I actually hadn’t followed him for a number of years because immediately after I left the book, the writer who followed me changed the character in such a dramatic way that he wasn’t really Firestorm anymore so I didn’t really follow it. DC Comics brought back a version of the character in the 1990s with Jason Rusch, which again, wasn’t really my character, so I didn’t really follow that either. But when they re-introduced Ronnie Raymond for “Brightest Day” and brought him into the New 52, I did follow that. I read most of those issues. And I love seeing the character on “The Flash” and “Legends of Tomorrow.”

I grew up in the 1970s and 1980s and my understanding of the term “nuclear” was tied to the Cold War and Mother Russia. When developing the character in the late 1970s, did you research nuclear physics and find the inherent good in the superpower?

You’re right. Nuclear power was controversial back in the 1970s. The Three Mile Island accident happened right around that time so yes, there was a lot of anxiety about nuclear power. But that wasn’t really related to Firestorm other than creating some additional interest in the character. The essence of what made the character interesting to me was the dynamic between Ronnie and Professor Stein, which was a dynamic of a young teenager, who is in the process of becoming an adult, hearing the voice of an older adult supervising him and criticizing him and trying to direct him in his rebellion against that. I think that’s kind of a universal human experience. Whether male or female, everyone can relate to that struggle.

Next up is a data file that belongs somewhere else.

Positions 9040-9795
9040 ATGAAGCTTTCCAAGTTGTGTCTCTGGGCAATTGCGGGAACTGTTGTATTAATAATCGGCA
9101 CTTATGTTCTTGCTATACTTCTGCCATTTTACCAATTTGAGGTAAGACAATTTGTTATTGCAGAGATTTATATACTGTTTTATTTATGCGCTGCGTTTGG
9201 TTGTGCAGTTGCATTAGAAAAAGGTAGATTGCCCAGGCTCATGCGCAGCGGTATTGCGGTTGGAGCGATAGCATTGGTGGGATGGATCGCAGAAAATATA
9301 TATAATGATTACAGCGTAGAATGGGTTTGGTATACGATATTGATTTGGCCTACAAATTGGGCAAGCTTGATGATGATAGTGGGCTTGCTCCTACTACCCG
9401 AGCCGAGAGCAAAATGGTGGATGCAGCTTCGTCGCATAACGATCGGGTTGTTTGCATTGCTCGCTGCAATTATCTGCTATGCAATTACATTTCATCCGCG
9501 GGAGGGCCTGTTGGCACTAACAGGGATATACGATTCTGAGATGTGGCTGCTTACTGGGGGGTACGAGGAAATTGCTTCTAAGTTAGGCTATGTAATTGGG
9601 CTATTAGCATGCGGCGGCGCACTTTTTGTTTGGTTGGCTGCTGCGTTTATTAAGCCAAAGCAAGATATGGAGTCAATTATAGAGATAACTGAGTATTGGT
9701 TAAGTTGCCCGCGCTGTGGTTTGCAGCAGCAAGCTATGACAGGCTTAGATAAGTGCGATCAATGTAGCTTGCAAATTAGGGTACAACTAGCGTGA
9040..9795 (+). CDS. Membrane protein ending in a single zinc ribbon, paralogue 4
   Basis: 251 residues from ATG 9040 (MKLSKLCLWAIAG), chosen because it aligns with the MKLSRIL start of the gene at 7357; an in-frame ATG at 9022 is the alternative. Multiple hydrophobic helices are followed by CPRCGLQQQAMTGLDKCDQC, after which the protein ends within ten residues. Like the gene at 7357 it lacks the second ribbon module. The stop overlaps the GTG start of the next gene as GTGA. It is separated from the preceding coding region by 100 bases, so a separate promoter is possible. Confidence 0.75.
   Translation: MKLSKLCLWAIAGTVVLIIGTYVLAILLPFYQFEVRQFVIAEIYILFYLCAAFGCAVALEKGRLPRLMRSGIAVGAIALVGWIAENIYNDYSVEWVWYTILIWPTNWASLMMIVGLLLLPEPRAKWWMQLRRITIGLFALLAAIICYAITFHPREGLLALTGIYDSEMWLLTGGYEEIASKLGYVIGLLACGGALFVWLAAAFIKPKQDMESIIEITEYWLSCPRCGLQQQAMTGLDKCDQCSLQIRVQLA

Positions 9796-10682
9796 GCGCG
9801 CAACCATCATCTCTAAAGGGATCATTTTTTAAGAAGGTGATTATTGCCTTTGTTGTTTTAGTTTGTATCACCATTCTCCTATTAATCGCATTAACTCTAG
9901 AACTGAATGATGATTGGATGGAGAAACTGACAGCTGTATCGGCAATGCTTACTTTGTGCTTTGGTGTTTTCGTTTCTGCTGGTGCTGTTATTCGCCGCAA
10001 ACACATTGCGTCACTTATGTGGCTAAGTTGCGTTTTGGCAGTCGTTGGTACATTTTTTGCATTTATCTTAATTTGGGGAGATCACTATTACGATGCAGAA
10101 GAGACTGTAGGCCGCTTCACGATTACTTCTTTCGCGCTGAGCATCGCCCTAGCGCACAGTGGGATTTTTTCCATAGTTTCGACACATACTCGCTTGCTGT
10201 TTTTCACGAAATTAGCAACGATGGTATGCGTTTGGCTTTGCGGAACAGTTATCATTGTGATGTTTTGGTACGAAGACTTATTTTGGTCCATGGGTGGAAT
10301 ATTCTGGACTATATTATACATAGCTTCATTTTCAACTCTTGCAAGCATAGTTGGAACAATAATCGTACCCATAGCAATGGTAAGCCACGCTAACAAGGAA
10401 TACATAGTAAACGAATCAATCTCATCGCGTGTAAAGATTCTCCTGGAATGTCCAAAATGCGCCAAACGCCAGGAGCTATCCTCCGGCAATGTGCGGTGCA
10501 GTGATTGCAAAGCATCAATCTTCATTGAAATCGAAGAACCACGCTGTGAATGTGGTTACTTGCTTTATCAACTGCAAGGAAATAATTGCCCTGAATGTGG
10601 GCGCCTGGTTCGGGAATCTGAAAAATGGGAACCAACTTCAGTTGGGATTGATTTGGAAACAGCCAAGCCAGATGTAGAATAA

That’s is what was really of interest to me [when he created the character]. I had this name, ‘Firestorm,’ in my head for a while just because I thought it was a cool sounding name. I always liked the visual that the name evoked. And then the idea was to create some way to introduce this multiple personality character and nuclear fusion seemed like a natural way to do it.

This story has Ronnie, Professor Stein and Jason working together. You talked about Firestorm’s multiple personalities, but how important is teamwork to this superhero?

I think the impulse to put Ronnie and Jason together was a potentially good one in that you had two characters that were coming from different backgrounds. And that gives them an opportunity for a certain amount of friction, which is always good in comics. And also, you get to see things from different points of view. It isn’t really an archetypal construction. For a creator’s point of view, it really doesn’t provide you with as much in terms of a rich, emotional ground at least from my point of view as the contrast between Professor Stein and Ronnie, which is more about a generational conflict or a parent-child conflict. That, again, is something that is very universal.